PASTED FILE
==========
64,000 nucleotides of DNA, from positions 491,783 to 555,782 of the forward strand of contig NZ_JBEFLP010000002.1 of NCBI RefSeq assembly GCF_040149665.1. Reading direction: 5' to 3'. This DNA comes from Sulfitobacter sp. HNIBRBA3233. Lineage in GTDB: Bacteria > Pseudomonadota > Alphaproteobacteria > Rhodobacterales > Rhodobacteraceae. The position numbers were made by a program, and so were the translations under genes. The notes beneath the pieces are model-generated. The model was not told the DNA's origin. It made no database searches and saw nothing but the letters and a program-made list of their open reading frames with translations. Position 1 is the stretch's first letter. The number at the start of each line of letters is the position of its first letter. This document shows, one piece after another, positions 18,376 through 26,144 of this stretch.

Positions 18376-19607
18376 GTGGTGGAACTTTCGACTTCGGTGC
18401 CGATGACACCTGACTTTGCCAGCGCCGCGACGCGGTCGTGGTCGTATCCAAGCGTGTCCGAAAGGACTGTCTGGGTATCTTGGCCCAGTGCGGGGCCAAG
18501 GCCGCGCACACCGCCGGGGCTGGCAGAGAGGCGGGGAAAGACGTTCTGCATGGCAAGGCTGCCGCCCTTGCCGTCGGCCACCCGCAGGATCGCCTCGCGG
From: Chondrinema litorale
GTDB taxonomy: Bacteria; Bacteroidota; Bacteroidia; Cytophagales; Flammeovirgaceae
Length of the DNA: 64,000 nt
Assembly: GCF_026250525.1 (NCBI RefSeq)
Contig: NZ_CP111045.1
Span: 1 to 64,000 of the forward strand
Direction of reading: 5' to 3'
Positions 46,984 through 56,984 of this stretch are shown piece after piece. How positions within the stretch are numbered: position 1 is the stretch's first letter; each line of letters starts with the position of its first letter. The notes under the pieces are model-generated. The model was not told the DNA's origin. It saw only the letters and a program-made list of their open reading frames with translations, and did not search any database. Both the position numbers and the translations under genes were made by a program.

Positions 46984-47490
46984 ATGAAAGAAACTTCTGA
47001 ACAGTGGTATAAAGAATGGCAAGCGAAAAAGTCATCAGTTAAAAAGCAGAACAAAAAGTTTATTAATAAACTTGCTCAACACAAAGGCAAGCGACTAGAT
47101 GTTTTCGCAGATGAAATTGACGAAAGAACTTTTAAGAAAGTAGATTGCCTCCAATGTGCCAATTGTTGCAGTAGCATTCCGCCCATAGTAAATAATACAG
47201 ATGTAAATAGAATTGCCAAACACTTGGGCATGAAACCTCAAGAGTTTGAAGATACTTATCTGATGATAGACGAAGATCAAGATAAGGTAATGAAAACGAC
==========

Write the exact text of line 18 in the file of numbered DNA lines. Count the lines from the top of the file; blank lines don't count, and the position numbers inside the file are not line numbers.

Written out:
47201 ATGTAAATAGAATTGCCAAACACTTGGGCATGAAACCTCAAGAGTTTGAAGATACTTATCTGATGATAGACGAAGATCAAGATAAGGTAATGAAAACGAC